We all strive to develop practices that help us become better leaders, better practitioners, better team members. And given that so many of these goals rest on interpersonal relationships, this means developing practices to navigate misunderstandings, diverging viewpoints and, inevitably, conflict.
Mindfulness can be a crucial mental tool for handling interpersonal interactions, but this term has become so popular that it’s not always clear what it entails. In this newsletter I explore the role of mindfulness in conflict, and how a mindful mediator can change the tide of a conflict.
Today “mindfulness” has become a mainstream meme for dealing with the hectic fray of modernity while still trying to cultivate some inner peace and meaning in our lives. From The Huffington post’s “3rd Metric” page, to mindfulness trainings at work, to the yoga studios popping up all over our communities, we are being encouraged to address the physical and mental fallout from lives lived on the run by being more mindful. Conflict, too, we often say, will benefit from a mindful approach – it’s a word that admittedly shows up frequently in my posts. But mindfulness can’t be tacked on to the end of a to-do list or scheduled in like an extra Bikram class. Changing a situation through mindfulness requires altering your approach while the scenario plays out. This is not a small challenge – especially when tensions run high.
In conflict, a mediator takes on the task of extra mindfulness. As a neutral with some separation from the mired personal interests and feelings of the disputing parties, a mediator’s energy goes into adding a dose of mindfulness to the conflict and doing his or her best to then make that perspective accessible to disputants in order to change the outcome.
This post is about how mindfulness fits into a mediator’s practice, and how it can make a mediator a vital addition when it comes to transforming a conflict.
Most broadly, mindfulness refers to attention-training practices. Honing your observations into a “moment-by-moment awareness of… thoughts, feelings, bodily sensations, and surrounding environment.” This sounds simple, but it can be incredibly challenging. Being aware of all these components in simultaneity means accepting them: if we are busy judging our feelings or someone else’s we aren’t being very observing of our thoughts, for example. Mindfulness is about letting the observations filter in without all the attachments we often have to whether something feels pleasant or unpleasant, or if it seems right or wrong. This is why so many proponents of mindfulness emphasize mindfulness practices such as meditation. It’s often necessary to develop mindful habits in a space that is insulated from the push and pull of immediate life pressures.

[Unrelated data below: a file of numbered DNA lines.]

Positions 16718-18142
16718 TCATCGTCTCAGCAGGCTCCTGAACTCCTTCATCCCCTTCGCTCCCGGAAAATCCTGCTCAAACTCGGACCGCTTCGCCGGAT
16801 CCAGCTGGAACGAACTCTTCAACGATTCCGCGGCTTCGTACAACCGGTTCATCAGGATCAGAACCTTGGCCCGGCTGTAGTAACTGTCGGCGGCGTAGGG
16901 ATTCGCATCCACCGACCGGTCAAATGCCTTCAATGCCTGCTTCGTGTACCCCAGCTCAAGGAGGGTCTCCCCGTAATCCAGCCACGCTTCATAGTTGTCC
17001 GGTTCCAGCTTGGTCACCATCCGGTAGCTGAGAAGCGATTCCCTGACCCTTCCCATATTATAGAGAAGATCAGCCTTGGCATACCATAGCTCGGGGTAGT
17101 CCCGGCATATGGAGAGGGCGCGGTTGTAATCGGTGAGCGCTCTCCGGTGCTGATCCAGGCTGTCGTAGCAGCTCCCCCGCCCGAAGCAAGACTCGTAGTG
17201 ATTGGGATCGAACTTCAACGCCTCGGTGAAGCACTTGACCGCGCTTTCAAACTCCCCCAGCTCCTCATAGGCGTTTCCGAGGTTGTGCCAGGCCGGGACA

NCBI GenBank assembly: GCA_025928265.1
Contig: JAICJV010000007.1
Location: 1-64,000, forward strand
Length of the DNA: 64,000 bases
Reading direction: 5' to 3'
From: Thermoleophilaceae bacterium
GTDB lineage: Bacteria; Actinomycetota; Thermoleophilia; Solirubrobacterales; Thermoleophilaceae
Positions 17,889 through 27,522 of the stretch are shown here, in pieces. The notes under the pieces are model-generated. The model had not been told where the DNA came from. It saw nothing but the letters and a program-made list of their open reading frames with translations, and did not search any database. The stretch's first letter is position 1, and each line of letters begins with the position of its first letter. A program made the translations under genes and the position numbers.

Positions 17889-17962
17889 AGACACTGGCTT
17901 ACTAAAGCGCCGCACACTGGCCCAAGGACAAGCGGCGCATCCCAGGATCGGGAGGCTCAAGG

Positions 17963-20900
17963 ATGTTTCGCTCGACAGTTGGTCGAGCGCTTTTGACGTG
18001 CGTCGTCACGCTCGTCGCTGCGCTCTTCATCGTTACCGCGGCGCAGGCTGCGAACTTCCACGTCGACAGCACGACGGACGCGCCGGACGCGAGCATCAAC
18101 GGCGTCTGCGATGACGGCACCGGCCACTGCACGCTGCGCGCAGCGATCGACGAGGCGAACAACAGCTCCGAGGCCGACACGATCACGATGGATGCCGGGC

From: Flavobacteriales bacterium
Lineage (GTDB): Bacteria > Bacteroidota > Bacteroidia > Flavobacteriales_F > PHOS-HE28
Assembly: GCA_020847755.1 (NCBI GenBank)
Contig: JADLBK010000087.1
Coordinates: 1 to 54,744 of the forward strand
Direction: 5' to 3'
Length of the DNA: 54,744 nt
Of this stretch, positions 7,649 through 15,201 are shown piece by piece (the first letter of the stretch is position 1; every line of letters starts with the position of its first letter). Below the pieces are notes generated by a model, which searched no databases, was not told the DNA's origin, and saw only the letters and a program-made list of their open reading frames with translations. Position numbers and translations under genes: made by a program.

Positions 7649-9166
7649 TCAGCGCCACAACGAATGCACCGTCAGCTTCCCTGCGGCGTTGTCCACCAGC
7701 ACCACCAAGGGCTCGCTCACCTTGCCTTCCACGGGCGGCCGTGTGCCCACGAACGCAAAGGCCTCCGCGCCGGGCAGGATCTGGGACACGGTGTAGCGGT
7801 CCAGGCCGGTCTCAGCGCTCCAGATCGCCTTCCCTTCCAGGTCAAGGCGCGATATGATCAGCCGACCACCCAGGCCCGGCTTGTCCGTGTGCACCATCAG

In conflict situations, our emotions are intensified, and our tendency towards reactiveness (and away from mindfulness) heightens – otherwise why would we have found ourselves in conflict at all? Perfect mindfulness would itself keep a disagreement from escalating into conflict, but life can blindside us and catch us off balance, especially when we are under pressure at home or work to meet deadlines. Thus once you find yourself caught up in conflict, the mindfulness you practiced in your morning meditation might help you keep it from worsening, but you may not be able to call on the mindfulness that is necessary to sort it out. It’s not an expression of failure to recognize that – in fact, it would be a mindful observation to see that communication has really fallen through and that you and your fellow disputant(s) might need a new perspective.
Now I’m going to back track for a moment. People in conflict often generate their own transformations and solutions. That is the opportunity that is inherent in conflict. As a mediator, it is a privilege to assist people in a dispute so they can access their own inherent wisdom needed to get beyond it. What is, however, frequently missing is the ability to access that wisdom, because the conflict has clouded their vision and a preoccupied them with the underlying pain, hurt feelings, high stakes, and misunderstanding.
A mediator’s mindfulness thus attempts to draw out that wisdom. Intensely observing the moment-by-moment situation without judgment of the disputants, their feelings, or their responses, a mediator can choose from a myriad of strategies to facilitate problem solving discussions. It may be a literal recounting of their mindful observations, at times “mediators act like translators, repeating back what they have heard [or seen or felt] and asking for clarification when necessary.” But it is also the embodied practice of mindfulness by a mediator which can help to transform a conflict: “Ideally, in mediation a mediator moves from a doing mind into a being mind that models for the parties calmness and smooth energy. Once the business of the opening statements and information gathering are done, the mediator shifts into a different mindset and posture. The mediator is setting the tone and the standard of the mediation simply through his or her presence. Calm helps to create calm.”
Recognizing the value of mindfulness in our busy and stressful lives means being able to recognize when we’ve lost hold of it, and this may often be the case in conflict. In this case, consider calling on the mindfulness of a mediator to bring the benefits of this mental practice back into your life when you, your family, or your colleagues might need it most!
Ellen F. Kandell is a certified professional mediator and attorney with over 30 years of public and private sector experience. She provides mediation, group facilitation and training to diverse, national clients. Get in touch with her via email, LinkedIn, Twitter, or give her a call at 301-588-5390.